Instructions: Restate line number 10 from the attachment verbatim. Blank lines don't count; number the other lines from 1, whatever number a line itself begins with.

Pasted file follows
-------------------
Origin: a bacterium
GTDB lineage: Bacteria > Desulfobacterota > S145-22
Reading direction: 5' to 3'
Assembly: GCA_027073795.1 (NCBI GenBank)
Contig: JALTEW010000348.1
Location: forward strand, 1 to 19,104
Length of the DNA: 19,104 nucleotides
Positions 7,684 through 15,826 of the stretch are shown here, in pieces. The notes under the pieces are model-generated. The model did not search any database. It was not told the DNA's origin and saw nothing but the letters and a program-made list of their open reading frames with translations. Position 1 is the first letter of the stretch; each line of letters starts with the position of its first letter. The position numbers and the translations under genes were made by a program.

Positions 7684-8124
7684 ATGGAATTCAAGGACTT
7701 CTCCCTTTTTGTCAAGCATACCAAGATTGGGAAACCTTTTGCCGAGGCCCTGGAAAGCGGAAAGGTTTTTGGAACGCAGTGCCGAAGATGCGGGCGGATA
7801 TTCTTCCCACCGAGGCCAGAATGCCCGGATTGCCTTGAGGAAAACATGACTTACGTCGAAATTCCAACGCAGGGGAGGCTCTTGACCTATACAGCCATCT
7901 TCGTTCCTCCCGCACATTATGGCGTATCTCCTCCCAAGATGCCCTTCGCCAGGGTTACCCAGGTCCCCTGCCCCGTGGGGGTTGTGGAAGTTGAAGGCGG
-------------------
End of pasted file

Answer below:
7684 ATGGAATTCAAGGACTT